The fake tree we have looks pretty real.  Spray a can of pine scented air freshener or keep some pine potpourri and you get basically the same effect as having a real tree in the house. One has to check the tree pretty closely to realize that it's fake.  Some of the higher end trees look almost indistinguishable from the real ones.  When Christmas is done, you pack it up and don't have to worry about disposal.

      However if you do have to dispose of it then it's more problematic. The fake trees do not break down in the landfill.  They may contain lead, PVCs, carcinogens, and other hazardous materials. They are often made in China in factories with substandard working conditions, but a lot of what we have is made in China and who do we blame for that?

      For ease and economy I lean toward the artificial tree.  It'll probably be years before I would ever throw ours away and it works fine in our house.  We have saved a bundle of money over the years.

       What do you think--real or fake?   Or do you have an alternative that you opt for?  Or maybe you think Christmas trees are absurd and don't even have one?  Let's have your opinion.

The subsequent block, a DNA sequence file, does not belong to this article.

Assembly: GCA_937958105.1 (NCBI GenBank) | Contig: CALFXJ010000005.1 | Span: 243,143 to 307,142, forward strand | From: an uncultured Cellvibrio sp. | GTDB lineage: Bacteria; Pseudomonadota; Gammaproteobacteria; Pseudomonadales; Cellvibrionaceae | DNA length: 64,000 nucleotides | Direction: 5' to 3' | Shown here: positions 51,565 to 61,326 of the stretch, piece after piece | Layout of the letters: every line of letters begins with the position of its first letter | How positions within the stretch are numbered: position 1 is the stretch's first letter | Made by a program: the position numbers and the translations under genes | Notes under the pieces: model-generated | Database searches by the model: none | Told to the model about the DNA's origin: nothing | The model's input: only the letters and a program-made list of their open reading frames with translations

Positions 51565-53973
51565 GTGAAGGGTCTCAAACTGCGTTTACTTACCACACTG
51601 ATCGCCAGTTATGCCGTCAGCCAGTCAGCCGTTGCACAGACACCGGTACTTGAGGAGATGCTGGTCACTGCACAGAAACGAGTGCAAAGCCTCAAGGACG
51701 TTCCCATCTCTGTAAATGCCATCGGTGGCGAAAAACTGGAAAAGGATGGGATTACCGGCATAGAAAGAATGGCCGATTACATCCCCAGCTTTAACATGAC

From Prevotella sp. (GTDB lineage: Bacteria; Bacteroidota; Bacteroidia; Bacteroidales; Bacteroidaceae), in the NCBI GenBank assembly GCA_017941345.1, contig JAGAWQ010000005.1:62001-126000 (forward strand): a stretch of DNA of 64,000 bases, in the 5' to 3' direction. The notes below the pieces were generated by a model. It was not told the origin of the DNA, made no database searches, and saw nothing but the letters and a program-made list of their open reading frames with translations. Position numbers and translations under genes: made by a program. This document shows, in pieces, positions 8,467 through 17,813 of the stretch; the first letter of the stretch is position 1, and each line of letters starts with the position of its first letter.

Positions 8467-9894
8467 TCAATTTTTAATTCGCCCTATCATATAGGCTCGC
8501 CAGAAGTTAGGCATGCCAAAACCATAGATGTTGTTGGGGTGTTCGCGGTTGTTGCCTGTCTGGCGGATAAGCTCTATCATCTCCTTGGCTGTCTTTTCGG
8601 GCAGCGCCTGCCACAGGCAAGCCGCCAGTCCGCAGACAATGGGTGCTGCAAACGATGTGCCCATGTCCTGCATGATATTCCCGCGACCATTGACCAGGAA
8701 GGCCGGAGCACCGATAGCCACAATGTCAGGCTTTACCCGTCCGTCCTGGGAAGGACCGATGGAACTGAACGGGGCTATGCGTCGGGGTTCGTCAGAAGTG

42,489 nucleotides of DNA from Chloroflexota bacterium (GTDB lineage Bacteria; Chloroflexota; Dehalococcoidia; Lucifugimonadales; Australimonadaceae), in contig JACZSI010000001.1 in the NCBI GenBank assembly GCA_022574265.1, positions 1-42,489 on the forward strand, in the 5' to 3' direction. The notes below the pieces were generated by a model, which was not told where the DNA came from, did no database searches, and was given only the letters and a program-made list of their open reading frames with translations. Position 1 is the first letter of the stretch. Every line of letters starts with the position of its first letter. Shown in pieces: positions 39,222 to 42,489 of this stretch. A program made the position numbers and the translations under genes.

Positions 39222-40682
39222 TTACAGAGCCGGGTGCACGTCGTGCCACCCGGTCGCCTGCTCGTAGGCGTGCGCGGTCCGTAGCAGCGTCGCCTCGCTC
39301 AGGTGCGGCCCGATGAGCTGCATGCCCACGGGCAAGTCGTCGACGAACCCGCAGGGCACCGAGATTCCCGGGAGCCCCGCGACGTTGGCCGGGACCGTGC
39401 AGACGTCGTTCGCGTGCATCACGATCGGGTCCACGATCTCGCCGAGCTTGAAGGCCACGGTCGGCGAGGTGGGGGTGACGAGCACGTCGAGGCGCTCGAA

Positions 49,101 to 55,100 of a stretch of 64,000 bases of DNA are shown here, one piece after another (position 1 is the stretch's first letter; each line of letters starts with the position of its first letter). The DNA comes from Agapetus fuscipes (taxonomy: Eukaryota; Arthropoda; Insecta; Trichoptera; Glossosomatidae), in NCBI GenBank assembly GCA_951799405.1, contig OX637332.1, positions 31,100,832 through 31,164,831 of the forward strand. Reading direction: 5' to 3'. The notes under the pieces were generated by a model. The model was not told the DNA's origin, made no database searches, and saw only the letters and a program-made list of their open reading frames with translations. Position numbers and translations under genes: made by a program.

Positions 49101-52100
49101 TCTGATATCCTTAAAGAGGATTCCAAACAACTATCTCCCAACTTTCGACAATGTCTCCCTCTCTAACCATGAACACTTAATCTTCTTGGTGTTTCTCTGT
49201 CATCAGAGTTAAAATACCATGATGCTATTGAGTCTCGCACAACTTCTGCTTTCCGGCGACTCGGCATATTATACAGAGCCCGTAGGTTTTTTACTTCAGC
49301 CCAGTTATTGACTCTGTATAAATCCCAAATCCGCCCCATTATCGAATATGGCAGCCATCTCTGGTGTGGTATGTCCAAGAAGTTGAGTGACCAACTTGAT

1. When I was young, I was staunchly pro-real. In fact, only my Pa argued for a fake tree every year - and he lost the argument "traditionally." There's just no substitute for that Douglas Fir Tree (not Pine) scent that a real Christmas tree brings into the house.

    However, a few years after my Pa passed away, my going out alone every year to find a tree, bundle it up, and tote it home got to be a drag. I finally gave in and got a fake one (made in Mexico). I could almost hear my Pa turning over in his grave and shouting, "Oh, so NOW it's a different story, eh?!" (I say "almost" only because he ain't got no grave. His ashes were mixed into The Winner's Circle at 'Turf Paradise' horse racing track here in Phoenix.)